Another hot day. Studied History. Finished theme on Kidnapped. Busy day. Sleepy. Last night of school. Family letters –  answered. English class til 8 pm. Gave report. Swam. Uncle Bill called. Bed 12.

May 23, 1912

Cloudy, cooler. Not very busy. Blichensderfer man at office. Carey and I went canoeing from 5 til 6. Talked with Hill til 9. Olson, Carey and I studied History til 11:30. Bed 12. Called at C.S. (Civil Service) Commission at 9 am to see about Dean’s exam.

TypewriterAd.5.23.17

From Google Books, p.657 of the American Federationist, Vol. XII, January 1905

May 24, 1912,

Fine, warm. Studied History. Not very busy day. Quit at 4. Saw Mr. Metcalf about tent. History exam went well. Hot. Olson, Carey and I went to Lucia di Lammermoor. Finest thing for a long time. Bed 12.

May 25, 1912 (A Saturday)

Fine, cool. Studied Logic. Busy all day making table. Rode over to Y at noon. Tennis with Mizell til 6. Wash. Prayer meeting led by Stuterman. Talked with Hank. Choir practice. Red news. Broke glasses again, 6th time.

 

Okay that is it for today. (Who knew that a propensity for breaking eyeglasses was an inherited trait!) I’ve got to pack and will be at a meeting in the NC mountains for the next three days. Work has been incredibly busy and as usual, I’m torn between staying in the office and working and attending the annual meeting of North Carolina Land Trusts. Too late to change plans now since I have the rental car from work and three other people are riding with me.

 


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  Where I’ve Been, What I’ve Been Doing

I really had the best intentions of transcribing a few of Joseph B. Kingsbury’s letters every week and posting them on this blog. Really, I did. But as you can see from my last post being more than two months ago, I obviously didn’t succeed. Maybe I need some more Kingsbury family members to post their stories here (hint hint). I welcome other contributors and will gladly give you publishing privileges if you’re interested.

As usual, work got busy and I was posting a lot on my other family history website http://www.trovandofamiglia.wordpress.com, which captures the stories of my husband’s Italian immigrant ancestors. During the month of April, when I’ve had any time to write, I’ve been participating in a blogging challenge in honor of National Poetry Month that you can find at http://www.napowrimo.net. Maureen Thorson, the woman behind NaPoWriMo.net posts an optional prompt each day in the month of April. The idea is to write 30 poems in 30 days. She also posts interviews with poets, examples of poems and  features a poem each day from the participants in the challenge. If you like poetry even just a little, I’d encourage you to check it out. If you search #napowrimo you’ll find  poems written by people from all around the world who are participating in the challenge.

Today I posted the poem for Day 10, (yes, I’m running a little behind on that challenge too) which called for a portrait poem. Here’s the optional prompt:

Today, I’d like to challenge you to write a poem that is a portrait of someone important to you. It doesn’t need to focus so much on what a person looks (or looked) like, as what they are or were. If you need inspiration, here’s one of my favorite portrait poems.
from Maureen Thorson on napowrimo.net, April 10, 2017

So here’s my response to that prompt, which just happens to be about a very special member of the Kingsbury family – my grandfather Joseph Bush Kingsbury – third son born to Wayland Kingsbury and Flora Jane Bush. My mother always called him Father Kingsbury, my cousins called him Papa Joe, to many he was Professor Kingsbury but to me he was always Granddaddy Kingsbury.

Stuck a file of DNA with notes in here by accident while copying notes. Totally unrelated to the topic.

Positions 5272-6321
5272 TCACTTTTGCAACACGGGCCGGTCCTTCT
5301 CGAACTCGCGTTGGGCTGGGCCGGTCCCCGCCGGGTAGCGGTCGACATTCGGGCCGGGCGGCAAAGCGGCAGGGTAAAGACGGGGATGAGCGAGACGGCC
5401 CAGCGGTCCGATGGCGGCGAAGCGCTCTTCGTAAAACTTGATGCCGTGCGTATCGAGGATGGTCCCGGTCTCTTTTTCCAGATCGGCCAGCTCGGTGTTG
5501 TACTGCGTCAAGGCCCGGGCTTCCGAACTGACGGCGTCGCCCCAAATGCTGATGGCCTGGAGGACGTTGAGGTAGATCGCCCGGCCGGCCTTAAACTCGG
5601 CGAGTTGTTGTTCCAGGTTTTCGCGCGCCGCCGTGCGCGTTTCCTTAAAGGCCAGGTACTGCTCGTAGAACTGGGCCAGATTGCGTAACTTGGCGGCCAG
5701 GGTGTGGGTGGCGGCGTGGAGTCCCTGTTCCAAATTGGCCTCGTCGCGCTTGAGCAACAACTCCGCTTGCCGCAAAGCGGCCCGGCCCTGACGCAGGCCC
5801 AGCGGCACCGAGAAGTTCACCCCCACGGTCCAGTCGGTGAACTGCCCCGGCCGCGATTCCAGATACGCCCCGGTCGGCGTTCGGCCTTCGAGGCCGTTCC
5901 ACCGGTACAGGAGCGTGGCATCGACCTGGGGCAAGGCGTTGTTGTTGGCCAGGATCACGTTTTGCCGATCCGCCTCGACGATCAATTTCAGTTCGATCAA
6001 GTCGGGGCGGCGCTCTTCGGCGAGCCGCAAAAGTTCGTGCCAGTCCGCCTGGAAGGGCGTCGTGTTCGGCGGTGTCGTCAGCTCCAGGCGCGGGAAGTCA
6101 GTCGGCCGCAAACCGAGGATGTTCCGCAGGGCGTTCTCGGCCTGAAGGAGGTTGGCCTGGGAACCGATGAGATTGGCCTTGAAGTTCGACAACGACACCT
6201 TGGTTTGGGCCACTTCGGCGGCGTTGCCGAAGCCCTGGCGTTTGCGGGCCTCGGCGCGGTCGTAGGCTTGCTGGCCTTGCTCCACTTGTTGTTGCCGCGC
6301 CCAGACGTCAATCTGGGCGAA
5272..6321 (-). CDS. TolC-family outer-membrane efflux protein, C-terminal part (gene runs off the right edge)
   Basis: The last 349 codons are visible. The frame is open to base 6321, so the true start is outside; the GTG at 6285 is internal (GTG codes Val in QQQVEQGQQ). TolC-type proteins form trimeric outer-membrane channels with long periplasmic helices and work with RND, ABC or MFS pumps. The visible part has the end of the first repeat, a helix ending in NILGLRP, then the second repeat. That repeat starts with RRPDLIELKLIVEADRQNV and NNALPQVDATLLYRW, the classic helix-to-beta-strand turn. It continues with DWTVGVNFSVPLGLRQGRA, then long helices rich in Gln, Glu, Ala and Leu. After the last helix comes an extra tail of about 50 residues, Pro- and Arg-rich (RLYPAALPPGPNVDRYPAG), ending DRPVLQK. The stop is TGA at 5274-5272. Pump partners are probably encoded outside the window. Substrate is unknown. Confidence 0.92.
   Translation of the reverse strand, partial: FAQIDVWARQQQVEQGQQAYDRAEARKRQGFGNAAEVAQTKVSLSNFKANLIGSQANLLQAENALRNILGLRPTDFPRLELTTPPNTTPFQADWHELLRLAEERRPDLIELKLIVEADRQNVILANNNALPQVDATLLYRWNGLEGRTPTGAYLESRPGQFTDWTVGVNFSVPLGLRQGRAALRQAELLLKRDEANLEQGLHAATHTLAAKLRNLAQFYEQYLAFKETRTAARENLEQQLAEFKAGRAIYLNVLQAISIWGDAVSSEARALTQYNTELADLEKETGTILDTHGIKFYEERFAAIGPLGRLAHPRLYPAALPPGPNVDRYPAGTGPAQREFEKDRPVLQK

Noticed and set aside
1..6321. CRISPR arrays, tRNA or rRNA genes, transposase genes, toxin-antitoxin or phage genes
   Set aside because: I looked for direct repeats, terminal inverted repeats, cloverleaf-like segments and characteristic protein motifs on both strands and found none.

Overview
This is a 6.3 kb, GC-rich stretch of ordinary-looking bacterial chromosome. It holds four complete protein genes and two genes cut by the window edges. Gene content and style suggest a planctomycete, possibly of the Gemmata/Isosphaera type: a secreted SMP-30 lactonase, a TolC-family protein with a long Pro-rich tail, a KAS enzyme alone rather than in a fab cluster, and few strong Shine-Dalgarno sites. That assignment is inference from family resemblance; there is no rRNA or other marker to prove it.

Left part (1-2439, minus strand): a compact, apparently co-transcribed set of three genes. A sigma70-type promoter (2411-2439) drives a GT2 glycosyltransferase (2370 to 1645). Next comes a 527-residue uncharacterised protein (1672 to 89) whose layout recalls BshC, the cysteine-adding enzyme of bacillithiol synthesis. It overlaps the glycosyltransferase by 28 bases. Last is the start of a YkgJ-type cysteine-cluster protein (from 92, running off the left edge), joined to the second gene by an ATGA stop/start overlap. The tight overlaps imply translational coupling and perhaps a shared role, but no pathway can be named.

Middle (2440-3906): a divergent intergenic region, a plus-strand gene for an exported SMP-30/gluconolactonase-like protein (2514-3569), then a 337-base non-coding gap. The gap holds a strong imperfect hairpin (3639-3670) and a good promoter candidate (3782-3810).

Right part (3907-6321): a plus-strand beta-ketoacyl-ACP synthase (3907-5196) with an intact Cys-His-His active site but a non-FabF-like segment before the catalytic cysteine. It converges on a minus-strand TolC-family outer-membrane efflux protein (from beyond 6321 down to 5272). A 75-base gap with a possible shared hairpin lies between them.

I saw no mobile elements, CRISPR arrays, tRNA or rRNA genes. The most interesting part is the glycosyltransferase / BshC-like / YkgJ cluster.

Grandfather Kingsbury

The smell of fresh pipe tobacco lingered after he was gone
But memories of our time together lingered longer.

Long walks after dinner – sometimes talking, mostly walking.
Afternoons at the big dining room table that never hosted family dinners
Playing Russian Bank – a form of double solitaire.
Alone together.

Visits to my third grade class to tell of his world travels.
Feeling so special as my classmates sat in rapt attention
listening to stories of his life in Thailand.
Water buffalo and beautiful dancers in golden crowns with wrists so supple that fingers bending backward could almost touch their wrists.

When my grandfather visited, I was important – someone who mattered.
Not just at school but at home.

When my grandfather visited, his son stopped drinking for a while.
My parents stopped fighting for a while.
We were a ‘normal’ family for a while.

My grandfather was my portal to the world.
With his stories and his support
I got to see the world
and I realized that my world was not all there was.

With his quiet voice and thoughtful, measured speech
He taught me to listen.

With his never-ending encouragement and example
He taught me to seek adventure.

With his patience and kindness
He taught me compassion.

With his unfailing belief in my abilities,
He taught me to believe in myself.

Oh, how I’d like to take an after dinner walk with him now.
Slowly walking, quietly talking.
Or play a game of Russian Bank at my dining room table
(that has hosted many family dinners.)
Alone together again.

© Kalen Kingsbury 2017

joseph-kingsbury (2)


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Sunday Morning – February 7, 1937

Dearest:

I was delighted to find your letter at the breakfast table this morning, and the news cheered me still more. Your first day as a business-woman-with-a- family-to-support sounded too good to be true. I should have sent you a special today, though I had no news. FOE will be here tomorrow morning, so I could have come up this weekend, but next week will be better. One reason I didn’t come was that I unfortunately mentioned it at lunch with CW and Bob, and she made plans at once for them to go to Washington with me. I am going to have to find a different place for lunch – she is getting too conspicuous. Another reason is that I am getting a lot of stuff together for FOE to go over in the 3 days that he will be here. A note from EOG yesterday says there is a years’ work in California, but they haven’t signed up yet.